The effigy of Saint Osmund holding his cathedral, in the crypt of St Peter’s in the Vatican
Aerial view, from the north in late afternoon
The site of Old Sarum has been occupied and abandoned several times over the last
five thousand years. But as this website is only concerned with abandonments that
have taken place since the Middle Ages we will confine the account here to its fortification
and settlement soon after the Norman Conquest and the evacuation that occurred when
the decision was taken to build a new cathedral in Salisbury.
William the Conqueror
chose Sarum as the location for a royal castle, royal in the sense that William and
later kings would sometimes stay here, and also in the sense that important national
events could be held within it. The site was chosen because it lay inside a large
Iron Age hill fort, and initial defences could be constructed very quickly. Just
four years after the conquest, in 1070, having gained control of England, William
used the castle to pay off his troops. They were paid with the proceeds of treasure
left for safety in their minsters by Anglo-Saxon inhabitants. According to the handbook
produced by English Heritage payment to some of the troops was deferred for forty
days as punishment for complaining about the hardships they had suffered in the campaign
in the north and midlands of England during the previous winter.
Derek Renn, Old Sarum,
English Heritage, 1994. In 1086 the enormous survey of the economy of England that
resulted in the Domesday Book was completed. Much of the writing of the Domesday
Book was done by scribes based at Sarum. On 1 August that year William summoned all
the barons of England to Sarum. William confirmed their ownership of large areas
of land, but in return demanded that they should swear an oath of allegiance to him.
wonderful imaginative painting of this event has been made by Peter Dunn. It is reproduced
on this page, but a high resolution copy of it can be obtained from the Photo Library
at English Heritage.
Later kings used Sarum for other purposes. When Henry II discovered that his wife,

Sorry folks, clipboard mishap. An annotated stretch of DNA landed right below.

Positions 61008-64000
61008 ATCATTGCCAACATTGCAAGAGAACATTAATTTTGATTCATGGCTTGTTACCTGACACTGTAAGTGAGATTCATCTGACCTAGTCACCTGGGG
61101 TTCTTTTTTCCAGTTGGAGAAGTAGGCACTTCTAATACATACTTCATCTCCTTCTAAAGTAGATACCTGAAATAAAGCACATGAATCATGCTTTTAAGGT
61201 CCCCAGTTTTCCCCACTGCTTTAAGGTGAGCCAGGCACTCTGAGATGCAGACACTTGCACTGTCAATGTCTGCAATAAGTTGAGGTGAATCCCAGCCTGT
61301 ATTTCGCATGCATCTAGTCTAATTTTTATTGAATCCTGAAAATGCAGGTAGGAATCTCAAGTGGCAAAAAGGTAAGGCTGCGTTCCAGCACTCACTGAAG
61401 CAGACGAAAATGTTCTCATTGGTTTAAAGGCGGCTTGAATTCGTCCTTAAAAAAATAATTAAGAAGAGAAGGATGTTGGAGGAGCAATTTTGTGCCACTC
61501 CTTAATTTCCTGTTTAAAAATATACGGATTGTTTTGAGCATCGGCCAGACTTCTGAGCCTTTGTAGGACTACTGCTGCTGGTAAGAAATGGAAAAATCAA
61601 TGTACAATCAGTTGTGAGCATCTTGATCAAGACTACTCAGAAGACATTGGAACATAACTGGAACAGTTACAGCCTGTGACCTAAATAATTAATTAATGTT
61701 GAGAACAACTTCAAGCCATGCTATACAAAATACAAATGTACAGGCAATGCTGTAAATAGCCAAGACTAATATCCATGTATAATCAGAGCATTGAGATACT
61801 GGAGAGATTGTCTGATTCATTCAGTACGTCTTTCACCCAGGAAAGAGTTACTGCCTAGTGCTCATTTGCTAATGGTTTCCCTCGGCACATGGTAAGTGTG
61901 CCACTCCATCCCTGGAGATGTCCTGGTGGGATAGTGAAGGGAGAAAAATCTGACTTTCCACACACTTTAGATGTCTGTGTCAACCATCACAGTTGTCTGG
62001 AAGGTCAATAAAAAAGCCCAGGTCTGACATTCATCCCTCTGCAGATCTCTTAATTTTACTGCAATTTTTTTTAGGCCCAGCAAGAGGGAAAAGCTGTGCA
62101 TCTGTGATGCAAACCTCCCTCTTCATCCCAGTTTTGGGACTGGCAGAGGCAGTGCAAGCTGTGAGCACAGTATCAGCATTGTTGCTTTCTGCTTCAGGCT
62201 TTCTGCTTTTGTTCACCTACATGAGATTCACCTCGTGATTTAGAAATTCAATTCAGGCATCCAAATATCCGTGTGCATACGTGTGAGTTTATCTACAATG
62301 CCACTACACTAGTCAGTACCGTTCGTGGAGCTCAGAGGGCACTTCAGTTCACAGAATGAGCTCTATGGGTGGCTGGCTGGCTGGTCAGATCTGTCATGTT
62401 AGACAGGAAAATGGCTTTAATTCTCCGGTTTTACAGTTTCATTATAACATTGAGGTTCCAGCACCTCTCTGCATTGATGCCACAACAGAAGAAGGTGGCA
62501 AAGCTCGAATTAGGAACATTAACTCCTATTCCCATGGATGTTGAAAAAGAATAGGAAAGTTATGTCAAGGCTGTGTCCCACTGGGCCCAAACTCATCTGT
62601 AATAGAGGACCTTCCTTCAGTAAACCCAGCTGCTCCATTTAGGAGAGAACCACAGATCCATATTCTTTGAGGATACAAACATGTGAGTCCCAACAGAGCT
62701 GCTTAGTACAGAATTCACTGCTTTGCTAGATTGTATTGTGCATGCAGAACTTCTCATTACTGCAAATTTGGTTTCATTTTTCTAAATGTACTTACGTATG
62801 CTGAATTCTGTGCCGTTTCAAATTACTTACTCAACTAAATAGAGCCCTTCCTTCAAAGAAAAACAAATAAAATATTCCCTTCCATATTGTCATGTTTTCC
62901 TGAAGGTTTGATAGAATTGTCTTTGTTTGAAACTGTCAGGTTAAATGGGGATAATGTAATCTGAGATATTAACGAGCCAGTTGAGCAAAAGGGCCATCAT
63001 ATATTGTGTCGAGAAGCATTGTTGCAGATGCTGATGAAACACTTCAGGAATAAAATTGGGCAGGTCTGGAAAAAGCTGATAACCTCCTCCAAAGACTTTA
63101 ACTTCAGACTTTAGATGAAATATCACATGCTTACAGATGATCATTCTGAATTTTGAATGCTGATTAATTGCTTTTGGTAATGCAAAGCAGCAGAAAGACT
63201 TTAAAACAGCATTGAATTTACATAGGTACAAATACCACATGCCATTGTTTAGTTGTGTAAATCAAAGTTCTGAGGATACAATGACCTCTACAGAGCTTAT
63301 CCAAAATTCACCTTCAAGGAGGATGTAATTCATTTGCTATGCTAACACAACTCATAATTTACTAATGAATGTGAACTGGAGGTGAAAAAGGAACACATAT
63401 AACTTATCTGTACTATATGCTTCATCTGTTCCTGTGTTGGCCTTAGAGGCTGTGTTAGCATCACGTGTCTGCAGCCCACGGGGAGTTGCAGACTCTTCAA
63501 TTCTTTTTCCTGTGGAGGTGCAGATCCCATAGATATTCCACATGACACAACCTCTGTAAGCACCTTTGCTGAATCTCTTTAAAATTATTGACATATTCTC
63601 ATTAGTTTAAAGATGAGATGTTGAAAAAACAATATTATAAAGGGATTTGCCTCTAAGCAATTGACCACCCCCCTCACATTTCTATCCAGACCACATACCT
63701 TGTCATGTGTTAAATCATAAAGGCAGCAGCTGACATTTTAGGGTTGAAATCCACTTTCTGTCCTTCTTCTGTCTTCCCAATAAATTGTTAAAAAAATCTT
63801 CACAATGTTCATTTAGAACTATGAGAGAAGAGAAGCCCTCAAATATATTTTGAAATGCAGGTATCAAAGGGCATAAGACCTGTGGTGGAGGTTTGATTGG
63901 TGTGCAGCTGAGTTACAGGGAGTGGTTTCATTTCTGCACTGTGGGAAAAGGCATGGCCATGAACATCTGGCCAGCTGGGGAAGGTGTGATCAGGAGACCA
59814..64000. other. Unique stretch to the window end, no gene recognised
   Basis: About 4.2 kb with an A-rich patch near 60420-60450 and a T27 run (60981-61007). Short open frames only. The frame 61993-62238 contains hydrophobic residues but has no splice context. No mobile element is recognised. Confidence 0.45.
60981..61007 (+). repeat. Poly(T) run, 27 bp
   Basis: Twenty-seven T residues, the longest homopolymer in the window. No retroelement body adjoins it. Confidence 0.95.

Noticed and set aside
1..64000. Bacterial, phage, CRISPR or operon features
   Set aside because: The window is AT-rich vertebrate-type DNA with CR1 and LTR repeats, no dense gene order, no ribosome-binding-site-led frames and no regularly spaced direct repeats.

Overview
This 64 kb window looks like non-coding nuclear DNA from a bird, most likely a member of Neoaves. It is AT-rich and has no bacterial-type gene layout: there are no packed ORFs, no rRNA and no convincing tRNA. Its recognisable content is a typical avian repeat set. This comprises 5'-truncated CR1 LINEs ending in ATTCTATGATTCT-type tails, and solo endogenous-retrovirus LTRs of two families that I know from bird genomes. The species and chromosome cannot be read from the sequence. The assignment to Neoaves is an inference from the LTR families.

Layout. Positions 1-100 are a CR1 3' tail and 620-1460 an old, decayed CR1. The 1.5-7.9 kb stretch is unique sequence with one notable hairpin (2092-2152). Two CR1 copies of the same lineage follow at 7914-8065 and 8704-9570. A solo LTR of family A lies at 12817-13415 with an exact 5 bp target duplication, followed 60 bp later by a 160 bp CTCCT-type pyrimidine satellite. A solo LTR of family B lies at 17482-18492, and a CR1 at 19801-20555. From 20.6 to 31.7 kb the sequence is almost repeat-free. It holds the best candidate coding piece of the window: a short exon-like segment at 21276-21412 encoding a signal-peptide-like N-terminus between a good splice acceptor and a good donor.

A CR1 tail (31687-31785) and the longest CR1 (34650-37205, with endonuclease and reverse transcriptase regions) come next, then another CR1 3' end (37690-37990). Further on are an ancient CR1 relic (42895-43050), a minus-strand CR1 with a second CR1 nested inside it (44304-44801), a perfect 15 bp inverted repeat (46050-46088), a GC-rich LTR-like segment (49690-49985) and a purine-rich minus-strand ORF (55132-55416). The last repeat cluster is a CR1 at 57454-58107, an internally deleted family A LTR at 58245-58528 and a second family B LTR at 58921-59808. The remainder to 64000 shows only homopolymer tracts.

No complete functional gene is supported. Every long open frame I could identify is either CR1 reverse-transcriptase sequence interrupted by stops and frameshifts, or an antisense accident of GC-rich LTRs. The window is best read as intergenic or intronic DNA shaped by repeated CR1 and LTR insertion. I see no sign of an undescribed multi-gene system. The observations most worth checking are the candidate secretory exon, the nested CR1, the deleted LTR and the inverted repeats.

Eleanor of Aquitaine, had joined his sons Richard and John in plotting against him,
he ordered her imprisonment. She remained in detention from 1174 until Henry's death
in 1189, being held at Old Sarum as well as at Winchester Castle and Nottingham Castle.
Only at Christmas would Henry sometimes allow Eleanor to stay briefly with him at
A second major development at Sarum was the founding of an important religious
community. The local diocese had in fact been created just before the Norman invasion,
probably in 1059. In 1075 the bishop, Hereman, gained permission for a cathedral
to be built at Sarum, replacing the cathedral at Sherborne. However, Hereman died
in 1078, leaving the task of completing the cathedral to his successor, Osmund.
Osmund was a remarkable person in many ways. His origins are uncertain, but he almost
certainly came from a high ranking Norman family, and may have been related to King
William. Before becoming bishop he occupied the position of chancellor to the king.
He showed great respect for established English customs, for example adopting the
Anglo Saxon saint, Aldhelm, as his role model. From his own wealth he provided funding
for the construction of the cathedral and made an endowment of land to generate income
for the cathedral in future. The endowment meant that a large group of about thirty
clergymen could be appointed to serve the diocese. The cathedral became a major centre
for the study and replication of manuscripts, of which a large collection survives
today in the library of Salisbury Cathedral.
For more on the life and significance
of Osmund read Diana Greenway, Saint Osmund: Bishop of Salisbury 1078 to 1099, published
by the Dean and Chapter of Salisbury Cathedral, 1999. After the death of Osmund it
was generally agreed that he deserved to be declared a saint. At that time the case
for canonisation depended to a large extent on the number and type of miracles performed
by the person on whose behalf the application was made. Evidence of sudden healing
experienced by sick and disabled visitors to Osmund's grave was gathered, and the
first application for Osmund's canonisation was made to the pope during the 1220s.
It was not successful. Further applications were made during the fourteenth and fifteenth
century, and eventually, on 1 January 1457, Osmund was declared a saint by Pope Calixtus